When you start asking your dog to run down the plank again, it is important to be VERY obvious with your cues. You want your dog to remember the drills he was doing on the plank before the 2on2off practice, so help him as much as you can to remember them. Run really fast, be in front of him, throw the reward in advance or place it in an eyesight of the dog, keep saying go, go, go…, do whatever you used to do in the beginning of RC training. It is important that you get your dog to really run full speed down. If he is thinking about going into 2on2off, just encourage him until he is running full speed. The dog needs to really understand that he is doing running contact, not just 2on2off with early release, so you need to practice until he is running with full speed. And when he does, you can ask for 2on2off again – with really obvious cue. Stop when he is supposed to stop, and turn your upper body towards him, or place a reward in front of the plank, so the dog doesn`t need to rely only on your verbal command. There is no need to make things more difficult for a dog at this point, so make sure your handling is very distinctive.
Now let`s talk about possible mistakes. The dog can make two different types of mistakes. In the beginning it is most likely he will mix methods. This problem is impossible to avoid, but you can reduce the number of mistakes with your handling. Being really clear with cues is especially important in the beginning, because you need your dog to be confident. So if the dog makes mistake, don’t even comment it, just try again, this time help him even more. And the good news – this problem goes away on its own in time, because the dog gets better and better idea about what he is doing.
The second type of mistake is more delicate – he chooses the right method, but either jumps the contact while doing RC or doesn’t stop in the position even though he recognized the cue for 2on2off. (The dog is slowing down, but not stopping in the end) In that case I use a cue to let my dog know that I am not satisfied with what how he performed the behavior. (Simple no will do just fine) When I asked Kiša to re-do the obstacle and correct the mistake she made, she often offered me the opposite method. She didn`t think about the mistake, she just figured she choose the wrong method. To avoid that confusion I have a different approach with each mistake. If she jumps while doing running contact, I send her back on the dog walk and re-do just the down-ramp of the obstacle, and only after she makes that well, I send her to re-do the whole thing. With 2on2off I immediately send her to re-do the whole obstacle. That way I make a clear distinction so I give her very little space for confusion.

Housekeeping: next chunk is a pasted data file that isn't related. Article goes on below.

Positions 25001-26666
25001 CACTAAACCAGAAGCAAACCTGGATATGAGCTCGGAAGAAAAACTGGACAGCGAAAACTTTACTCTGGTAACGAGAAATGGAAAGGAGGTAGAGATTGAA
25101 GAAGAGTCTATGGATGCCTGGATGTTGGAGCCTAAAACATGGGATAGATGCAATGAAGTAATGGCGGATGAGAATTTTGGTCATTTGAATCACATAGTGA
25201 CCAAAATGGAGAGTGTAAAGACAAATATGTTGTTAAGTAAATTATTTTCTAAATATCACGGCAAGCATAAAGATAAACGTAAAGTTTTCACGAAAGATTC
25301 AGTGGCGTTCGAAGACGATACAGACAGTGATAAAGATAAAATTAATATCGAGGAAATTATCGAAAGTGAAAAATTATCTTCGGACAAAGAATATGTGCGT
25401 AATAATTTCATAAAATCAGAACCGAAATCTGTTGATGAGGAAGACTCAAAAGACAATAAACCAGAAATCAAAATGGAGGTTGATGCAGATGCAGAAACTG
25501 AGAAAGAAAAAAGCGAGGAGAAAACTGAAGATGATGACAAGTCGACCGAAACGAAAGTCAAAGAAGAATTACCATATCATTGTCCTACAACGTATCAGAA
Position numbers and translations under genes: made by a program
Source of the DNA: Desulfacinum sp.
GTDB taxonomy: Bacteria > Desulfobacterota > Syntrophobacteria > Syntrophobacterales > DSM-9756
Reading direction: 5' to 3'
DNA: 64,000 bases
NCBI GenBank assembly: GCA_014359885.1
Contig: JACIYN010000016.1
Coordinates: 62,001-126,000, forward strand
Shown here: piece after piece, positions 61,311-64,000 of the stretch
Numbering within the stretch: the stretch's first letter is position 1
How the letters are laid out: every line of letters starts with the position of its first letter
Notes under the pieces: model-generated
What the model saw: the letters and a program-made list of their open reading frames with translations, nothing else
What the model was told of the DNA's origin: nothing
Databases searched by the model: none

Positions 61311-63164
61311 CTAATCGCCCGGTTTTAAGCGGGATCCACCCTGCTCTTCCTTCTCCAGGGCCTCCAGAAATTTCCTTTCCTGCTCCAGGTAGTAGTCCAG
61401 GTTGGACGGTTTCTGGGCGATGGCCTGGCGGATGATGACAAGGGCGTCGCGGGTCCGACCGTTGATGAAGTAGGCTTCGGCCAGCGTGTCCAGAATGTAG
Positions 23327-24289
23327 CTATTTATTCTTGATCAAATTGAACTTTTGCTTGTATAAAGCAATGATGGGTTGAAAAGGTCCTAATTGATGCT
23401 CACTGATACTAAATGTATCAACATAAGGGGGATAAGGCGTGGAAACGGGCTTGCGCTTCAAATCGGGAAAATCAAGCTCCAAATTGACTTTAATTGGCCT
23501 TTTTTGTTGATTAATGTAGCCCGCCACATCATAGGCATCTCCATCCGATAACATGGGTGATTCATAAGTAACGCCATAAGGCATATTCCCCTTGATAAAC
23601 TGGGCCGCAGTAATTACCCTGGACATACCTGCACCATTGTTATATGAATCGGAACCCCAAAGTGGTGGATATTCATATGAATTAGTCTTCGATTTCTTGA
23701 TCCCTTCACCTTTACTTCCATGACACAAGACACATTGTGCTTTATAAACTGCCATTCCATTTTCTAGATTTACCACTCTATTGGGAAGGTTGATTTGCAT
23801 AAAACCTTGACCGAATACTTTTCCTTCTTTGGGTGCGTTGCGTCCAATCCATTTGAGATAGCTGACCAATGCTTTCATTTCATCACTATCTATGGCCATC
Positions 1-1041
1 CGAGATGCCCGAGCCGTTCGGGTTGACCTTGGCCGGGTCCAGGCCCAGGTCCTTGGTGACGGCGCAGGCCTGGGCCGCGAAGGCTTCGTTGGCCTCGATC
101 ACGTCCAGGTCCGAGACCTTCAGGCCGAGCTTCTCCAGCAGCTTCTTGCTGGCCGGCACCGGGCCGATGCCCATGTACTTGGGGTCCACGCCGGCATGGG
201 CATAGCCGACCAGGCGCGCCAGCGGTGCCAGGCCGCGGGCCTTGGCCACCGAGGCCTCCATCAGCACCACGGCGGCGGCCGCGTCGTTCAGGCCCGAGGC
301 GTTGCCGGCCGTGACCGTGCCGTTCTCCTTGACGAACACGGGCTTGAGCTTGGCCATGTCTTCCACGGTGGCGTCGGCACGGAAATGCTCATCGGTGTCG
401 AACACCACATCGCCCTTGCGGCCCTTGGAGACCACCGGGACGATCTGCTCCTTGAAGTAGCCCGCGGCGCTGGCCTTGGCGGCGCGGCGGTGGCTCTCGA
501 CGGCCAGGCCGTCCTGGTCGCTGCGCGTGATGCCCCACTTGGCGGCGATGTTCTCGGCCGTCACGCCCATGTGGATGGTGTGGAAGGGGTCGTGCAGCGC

So the key to success in training both methods at the same time is distinction.
With lots of training the dog gets confident and he doesn’t need all that help any more. At this point Kiša can rely only on my verbal commands, but as everything I make sure they are not similar at all. I give her the command that tells her which method to choose already before the obstacle. That way she has enough time to process my information. When I want her to perform the 2on2off, I give her the cue while she is approaching the dog walk, and afterwards I don’t say anything until she is in the position and ready for a release command. So there is 2on2off command, release command and silence in between. With running contact, I give her the cue again while she is approaching the dog walk. When she is on top of the obstacle I start saying go, go go… until she is on the ground again. Go, go go… reassure her, so she starts accelerating for the running contact.
I recommend watching the video; it will help you understand what you have just read.